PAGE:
1st Sunday of Lent: Enter the Desert

Sermon by the Revd Dr Brutus Green

Based on readings: Deuteronomy 26:1-11, Romans 10:8b-13, Luke 4:1-13

Today we are at the beginning of Lent; so I want to think about how we too can enter into the desert, the wilderness.

In the third century AD there was a striking development in Christianity. Because of persecution Christians took themselves off to live in the desert. Later, after the persecutions stopped, more went into the desert anyway to test themselves, as martyrdom became harder to arrange. This wasn’t then a physical escape for these esoteric characters. They entered the desert to combat themselves. The way of life they developed became the foundation on which the great monastic orders, the Benedictines, the Dominicans, the Franciscans, built. Monastic communities are actually in vogue again — as our lady Madonna might say — but the wisdom of the Desert Fathers, as these men are called, has an enduring quality — not in a pompous, academic or pious way — but because there’s just a lot of good common sense, and a dash of humour.

One story tells of a tempestuous monk who became frustrated with how easily he became angry. Since he couldn’t find peace he took himself off to live in isolation in a deserted cave. He thought if I have nothing to do with others I won’t be tempted by anger. One day, he filled his water jug, but managed to tip it over. A second time he filled it but, clumsily, again he tipped it over.  The third time, again, he put it down and over it went. In a rage he smashed it. Then he realised that he’d been tempted by the devil. So he returned to the monastery, as he understood that conflict is to be found everywhere, even on your own, but so too is patience and the help of God.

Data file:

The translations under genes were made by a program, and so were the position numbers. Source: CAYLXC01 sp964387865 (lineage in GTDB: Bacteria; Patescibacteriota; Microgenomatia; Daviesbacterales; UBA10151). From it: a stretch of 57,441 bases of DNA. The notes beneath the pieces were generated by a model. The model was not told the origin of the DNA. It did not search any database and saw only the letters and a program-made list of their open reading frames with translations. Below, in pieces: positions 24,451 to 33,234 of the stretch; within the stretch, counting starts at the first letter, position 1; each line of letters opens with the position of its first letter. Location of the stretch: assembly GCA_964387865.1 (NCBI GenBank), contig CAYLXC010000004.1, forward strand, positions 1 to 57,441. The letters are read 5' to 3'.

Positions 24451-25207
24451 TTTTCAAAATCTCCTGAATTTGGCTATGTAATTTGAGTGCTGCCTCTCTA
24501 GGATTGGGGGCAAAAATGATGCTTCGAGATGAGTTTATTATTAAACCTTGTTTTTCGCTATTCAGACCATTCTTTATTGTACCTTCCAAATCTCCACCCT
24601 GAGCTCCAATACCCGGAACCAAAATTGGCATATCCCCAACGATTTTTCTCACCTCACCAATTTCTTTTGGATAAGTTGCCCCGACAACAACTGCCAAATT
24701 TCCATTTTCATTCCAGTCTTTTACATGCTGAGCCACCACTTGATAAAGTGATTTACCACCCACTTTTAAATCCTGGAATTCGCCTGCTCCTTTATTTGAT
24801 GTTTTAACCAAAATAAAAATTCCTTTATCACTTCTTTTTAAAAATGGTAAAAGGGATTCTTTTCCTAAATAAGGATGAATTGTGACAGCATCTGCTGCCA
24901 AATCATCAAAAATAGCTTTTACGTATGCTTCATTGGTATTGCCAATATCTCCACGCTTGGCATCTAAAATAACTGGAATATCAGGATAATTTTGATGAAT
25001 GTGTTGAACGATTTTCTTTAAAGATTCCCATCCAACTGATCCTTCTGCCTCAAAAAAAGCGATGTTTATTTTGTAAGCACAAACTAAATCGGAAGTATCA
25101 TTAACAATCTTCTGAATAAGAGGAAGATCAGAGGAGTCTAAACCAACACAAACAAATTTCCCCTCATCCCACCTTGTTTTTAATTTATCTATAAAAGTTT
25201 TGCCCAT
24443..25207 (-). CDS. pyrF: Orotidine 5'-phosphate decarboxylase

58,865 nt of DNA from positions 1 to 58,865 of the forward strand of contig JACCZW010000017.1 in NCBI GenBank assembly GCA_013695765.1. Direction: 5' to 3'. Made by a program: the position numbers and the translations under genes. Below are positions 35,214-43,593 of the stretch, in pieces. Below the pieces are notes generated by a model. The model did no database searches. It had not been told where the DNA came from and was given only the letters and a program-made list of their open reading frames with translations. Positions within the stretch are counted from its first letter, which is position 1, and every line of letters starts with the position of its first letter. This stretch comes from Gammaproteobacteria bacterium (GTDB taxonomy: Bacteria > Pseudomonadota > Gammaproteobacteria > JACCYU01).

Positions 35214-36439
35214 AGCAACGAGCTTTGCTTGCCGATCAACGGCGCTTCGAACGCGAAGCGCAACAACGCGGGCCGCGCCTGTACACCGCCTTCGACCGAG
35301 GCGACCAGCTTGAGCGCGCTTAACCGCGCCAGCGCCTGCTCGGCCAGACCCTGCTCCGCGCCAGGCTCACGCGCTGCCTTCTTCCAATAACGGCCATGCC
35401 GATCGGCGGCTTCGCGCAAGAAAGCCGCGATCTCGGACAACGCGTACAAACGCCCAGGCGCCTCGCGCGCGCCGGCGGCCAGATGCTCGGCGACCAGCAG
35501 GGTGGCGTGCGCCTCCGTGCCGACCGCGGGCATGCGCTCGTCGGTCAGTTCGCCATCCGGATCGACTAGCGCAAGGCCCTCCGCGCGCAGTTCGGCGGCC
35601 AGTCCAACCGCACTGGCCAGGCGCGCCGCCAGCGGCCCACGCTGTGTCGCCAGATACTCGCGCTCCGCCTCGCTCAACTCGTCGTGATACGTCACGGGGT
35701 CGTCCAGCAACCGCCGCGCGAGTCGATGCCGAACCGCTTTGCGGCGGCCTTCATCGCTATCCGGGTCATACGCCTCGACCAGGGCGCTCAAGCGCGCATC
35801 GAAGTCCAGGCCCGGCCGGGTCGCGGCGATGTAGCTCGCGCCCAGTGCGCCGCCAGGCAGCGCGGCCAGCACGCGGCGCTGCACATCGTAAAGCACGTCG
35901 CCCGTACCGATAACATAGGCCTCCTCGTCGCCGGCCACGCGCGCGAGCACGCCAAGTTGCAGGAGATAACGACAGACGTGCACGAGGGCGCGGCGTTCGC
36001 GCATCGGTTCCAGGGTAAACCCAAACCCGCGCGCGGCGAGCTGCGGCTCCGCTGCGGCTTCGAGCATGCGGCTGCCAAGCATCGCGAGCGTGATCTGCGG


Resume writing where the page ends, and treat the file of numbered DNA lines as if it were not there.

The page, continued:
Aside from the actual physical challenge of desert life, for the wandering Arameans, for Jesus in today’s Gospel, the desert is a symbol of escaping worldliness — and for Lent — of giving things up, of discipline, preparation for Easter. But the desert isn’t a “retreat”, it’s an advance to battle, a chance to confront yourself.  So the Desert Father Evagrius tells us:

‘If a trial comes upon you in the place where you live, do not leave that place when the trial comes. Wherever you go, you will find that what you are running from is there ahead of you. So stay until the trial is over, so that if you do end up leaving, no offence will be caused, and you will not bring distress to others.’

We don’t solve our problems by running away from them. But space and reflection can help us to understand what’s going on, and to begin to rectify the situation.

T.S. Eliot who often wrote about the desert, accuses:

you neglect and belittle the desert.
The desert is not remote in southern tropics
The desert is not only around the corner,
The desert is squeezed in the tube-train next to you,
The desert is in the heart of your brother.

The desert is a metaphor for the confrontation ultimately faced by everyone in finding ourselves alone with God. A moment which can equally be found in the Sahara, or on a crowded train rattling through East Putney.

I have spent a little time in deserts. The two most striking things are firstly, the scale of it; and in the vastness of the geography, the featureless distance, the full complement of stars above, and your smallness and insignificance. And, secondly, the exposure; the lack of shelter, of cover from friends or enemies, of food and water. It’s a very natural place to think on our mortality and place in the world. 

TE Lawrence wrote of the Arabs’ experience of the desert, that there was: ‘just the heaven above and the unspotted earth beneath.  There unconsciously he came near God… [in] its open spaces and its emptiness [he was] inevitably thrust upon God as the only refuge and rhythm of being.’

If we don’t have the means for taking ourselves off to an actual desert, then at least we have Lent to offer us this space. On Ash Wednesday we were marked with ashes and told “Remember you are dust and to dust you will return.” The desert puts life in perspective. This might all sound very bleak, but TE Lawrence also remarked on how the Bedouin embraced the desert precisely for its austerity, for the nakedness of the soul within it, because ‘there he found himself… free.’ The beauty of the desert is its simplicity.  It’s a return to the basics.